Dolphins - The Oracles of the Sea
Evolution and Taxonomy Behaviour
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    Irrawaddy Dolphin
    Orcaella brevirostris

    An Irrawaddy Dolphin An Irrawaddy Dolphin
    From the NUS Dolphin Study Group
    Etienne Douaze <>
    Permission obtained on 30 July 1998, Email message.

    The Irrawaddy dolphin, sometimes classified in the family Monodontidae with belugas and narwhals, is found in south and southeast Asia, from the Bay of Bengal, throughout the Indo-Malay Archipelago, to northern Australia. Its favorite habitats appear to be the warm shallows and the major rivers, such as the Ganges, the Mekong, and the Irrawaddy. Unfortunately, the habitat where it is found is very vulnerable. Barrages near the mouth of the Ganges cut off the population above the dams and possibly elimite it entirely. As there are relatively few reports, it does not appear to be very common in its range. However, it is very unobtrusive and difficult to observe in the wild. On the dorsal side, it varies from grayish blue to black, while it is lighter on the ventral side. It does not have a beak, but some descriptions do show a slight protuberance near the mouth. The Irrawaddy dolphin is small, with a maximum length of only 2.1 meters. The neck is unusually flexible, as only the first and second vertebrae are fused. The dorsal fin is far behind the body's midline and small, sometimes only reaching a height of two centimeters. There are well-developed caudal keels on the tail stock. The blowhole is somewhat more on the left side of the body than the right. Groups consist of three to six individuals. Irrawaddy dolphins exhibit rather peculiar behavior in the wild, as they swim with a rolling motion near the water's surface, with their heads halfway in the air. Sometimes they come fully out of the water and spew a large amount of water from their mouths. They have also been seen standing upright in the water with one half of the pectoral fins are exposed, making the dolphin look like it is standing on its flippers.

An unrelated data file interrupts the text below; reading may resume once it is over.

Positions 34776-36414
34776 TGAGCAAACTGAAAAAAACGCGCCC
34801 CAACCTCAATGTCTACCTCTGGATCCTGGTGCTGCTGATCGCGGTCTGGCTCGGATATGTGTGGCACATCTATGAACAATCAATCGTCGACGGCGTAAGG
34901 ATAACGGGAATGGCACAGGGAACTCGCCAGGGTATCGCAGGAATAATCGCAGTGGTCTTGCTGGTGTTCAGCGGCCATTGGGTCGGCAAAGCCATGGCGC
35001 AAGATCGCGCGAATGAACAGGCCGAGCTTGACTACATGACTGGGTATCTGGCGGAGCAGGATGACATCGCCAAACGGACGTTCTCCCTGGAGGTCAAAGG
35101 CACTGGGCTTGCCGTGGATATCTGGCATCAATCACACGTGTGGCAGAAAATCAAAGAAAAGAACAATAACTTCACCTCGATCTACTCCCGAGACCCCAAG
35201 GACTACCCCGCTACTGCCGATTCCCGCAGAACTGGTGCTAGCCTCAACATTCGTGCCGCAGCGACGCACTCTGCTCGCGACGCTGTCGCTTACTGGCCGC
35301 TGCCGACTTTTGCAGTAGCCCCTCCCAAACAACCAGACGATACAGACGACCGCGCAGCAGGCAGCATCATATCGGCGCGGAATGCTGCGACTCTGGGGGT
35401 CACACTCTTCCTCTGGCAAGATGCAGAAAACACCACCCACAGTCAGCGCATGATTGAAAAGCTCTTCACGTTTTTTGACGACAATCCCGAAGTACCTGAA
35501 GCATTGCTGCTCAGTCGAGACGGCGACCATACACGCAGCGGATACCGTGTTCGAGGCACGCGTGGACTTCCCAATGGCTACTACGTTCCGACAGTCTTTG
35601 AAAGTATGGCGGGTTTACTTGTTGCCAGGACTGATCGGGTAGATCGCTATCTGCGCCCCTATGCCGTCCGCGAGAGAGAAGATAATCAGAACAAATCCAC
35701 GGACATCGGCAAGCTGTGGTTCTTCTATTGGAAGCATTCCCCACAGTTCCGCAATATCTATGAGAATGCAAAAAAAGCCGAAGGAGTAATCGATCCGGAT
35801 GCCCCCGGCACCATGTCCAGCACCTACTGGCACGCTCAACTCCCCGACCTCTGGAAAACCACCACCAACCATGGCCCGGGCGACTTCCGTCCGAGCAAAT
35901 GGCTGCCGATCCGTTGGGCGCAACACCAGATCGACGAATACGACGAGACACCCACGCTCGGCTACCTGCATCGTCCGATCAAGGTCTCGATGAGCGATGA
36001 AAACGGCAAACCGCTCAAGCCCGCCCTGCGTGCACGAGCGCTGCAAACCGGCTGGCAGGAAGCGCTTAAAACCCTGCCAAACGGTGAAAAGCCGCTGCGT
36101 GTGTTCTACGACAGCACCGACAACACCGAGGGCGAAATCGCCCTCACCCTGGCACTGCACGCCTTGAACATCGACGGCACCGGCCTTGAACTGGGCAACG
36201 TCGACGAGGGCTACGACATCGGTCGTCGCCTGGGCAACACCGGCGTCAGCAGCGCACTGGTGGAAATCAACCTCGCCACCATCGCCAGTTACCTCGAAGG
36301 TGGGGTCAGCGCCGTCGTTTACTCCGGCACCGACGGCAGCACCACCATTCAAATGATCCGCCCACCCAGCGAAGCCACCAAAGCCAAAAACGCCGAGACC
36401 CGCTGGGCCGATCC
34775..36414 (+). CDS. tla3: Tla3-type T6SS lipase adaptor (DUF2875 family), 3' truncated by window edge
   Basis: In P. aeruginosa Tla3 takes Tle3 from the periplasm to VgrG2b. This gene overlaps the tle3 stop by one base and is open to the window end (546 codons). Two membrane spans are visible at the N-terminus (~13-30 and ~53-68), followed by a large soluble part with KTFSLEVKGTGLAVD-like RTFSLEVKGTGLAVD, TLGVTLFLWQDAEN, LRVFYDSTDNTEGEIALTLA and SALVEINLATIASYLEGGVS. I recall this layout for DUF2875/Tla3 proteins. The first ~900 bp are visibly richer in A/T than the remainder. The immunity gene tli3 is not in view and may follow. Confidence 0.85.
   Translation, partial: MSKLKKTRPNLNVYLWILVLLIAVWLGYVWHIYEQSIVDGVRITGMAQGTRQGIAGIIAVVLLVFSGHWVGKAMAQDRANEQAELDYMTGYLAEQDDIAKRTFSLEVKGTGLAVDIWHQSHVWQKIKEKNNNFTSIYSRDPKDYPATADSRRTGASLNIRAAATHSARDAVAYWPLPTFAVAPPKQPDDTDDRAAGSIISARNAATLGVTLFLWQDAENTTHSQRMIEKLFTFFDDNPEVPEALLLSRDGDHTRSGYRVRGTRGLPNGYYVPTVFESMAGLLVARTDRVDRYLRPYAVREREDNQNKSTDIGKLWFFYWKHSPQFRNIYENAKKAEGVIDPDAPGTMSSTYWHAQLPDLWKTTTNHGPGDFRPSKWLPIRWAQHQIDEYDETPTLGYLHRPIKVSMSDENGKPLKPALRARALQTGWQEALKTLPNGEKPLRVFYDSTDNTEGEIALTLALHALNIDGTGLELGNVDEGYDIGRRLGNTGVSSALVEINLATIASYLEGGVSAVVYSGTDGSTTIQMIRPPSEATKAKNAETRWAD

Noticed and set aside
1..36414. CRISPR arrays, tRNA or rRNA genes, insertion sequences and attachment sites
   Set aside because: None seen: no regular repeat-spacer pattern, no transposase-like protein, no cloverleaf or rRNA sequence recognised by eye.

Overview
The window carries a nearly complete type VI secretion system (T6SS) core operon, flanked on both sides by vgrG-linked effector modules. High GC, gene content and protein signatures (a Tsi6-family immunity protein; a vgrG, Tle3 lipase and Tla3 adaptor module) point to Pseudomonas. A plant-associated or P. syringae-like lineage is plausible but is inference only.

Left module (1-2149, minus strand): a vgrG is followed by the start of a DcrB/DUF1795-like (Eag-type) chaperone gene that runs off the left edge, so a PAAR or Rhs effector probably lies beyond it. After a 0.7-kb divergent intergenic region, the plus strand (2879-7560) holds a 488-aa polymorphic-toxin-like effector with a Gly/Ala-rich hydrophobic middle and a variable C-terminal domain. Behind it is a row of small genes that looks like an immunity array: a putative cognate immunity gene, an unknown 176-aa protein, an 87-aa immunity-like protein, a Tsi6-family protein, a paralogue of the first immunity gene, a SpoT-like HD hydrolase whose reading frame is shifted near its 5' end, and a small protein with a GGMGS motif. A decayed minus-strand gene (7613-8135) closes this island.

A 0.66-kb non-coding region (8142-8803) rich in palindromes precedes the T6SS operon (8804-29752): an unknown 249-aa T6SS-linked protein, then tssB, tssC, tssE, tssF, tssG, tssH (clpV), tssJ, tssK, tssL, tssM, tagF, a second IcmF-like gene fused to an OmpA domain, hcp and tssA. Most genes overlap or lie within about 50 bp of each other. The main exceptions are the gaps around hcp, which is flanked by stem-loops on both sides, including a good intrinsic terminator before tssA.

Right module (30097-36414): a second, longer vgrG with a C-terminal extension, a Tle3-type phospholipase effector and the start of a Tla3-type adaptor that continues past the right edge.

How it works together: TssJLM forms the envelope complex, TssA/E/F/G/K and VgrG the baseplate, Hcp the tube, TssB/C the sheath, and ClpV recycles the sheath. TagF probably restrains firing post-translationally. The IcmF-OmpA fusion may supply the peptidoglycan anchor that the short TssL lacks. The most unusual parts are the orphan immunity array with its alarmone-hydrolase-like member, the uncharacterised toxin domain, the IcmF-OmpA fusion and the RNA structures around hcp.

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    Baker, Mary L. Whales, Dolphins, and Porpoises of the World. New York: Doubleday & Company, Inc., 1987.

    Carwardine, Mark. Eyewitness Handbooks: Whales, Dolphins, and Porpoises. New York: Dorling Kindersley Ltd., 1995.

    Ellis, Richard. Dolphins and Porpoises. New York: Alfred & Knopf, Inc., 1982.

    Klinowska, Margaret. Dolphins, Porpoises, and Whales of the World: The IUCN Red Data Book. Gland, Switzerland: World Conservation Union, 1991.

    Evolution and Taxonomy Behaviour Anatomy Human and Dolphin
    © 1998 Thinkquest Team 17963 <17963@advanced.orgREMOTE>: Bradford Hovinen, Onno Faber, Vincent Goh
    Modified: 29 August 1998, Created: 14 August 1998
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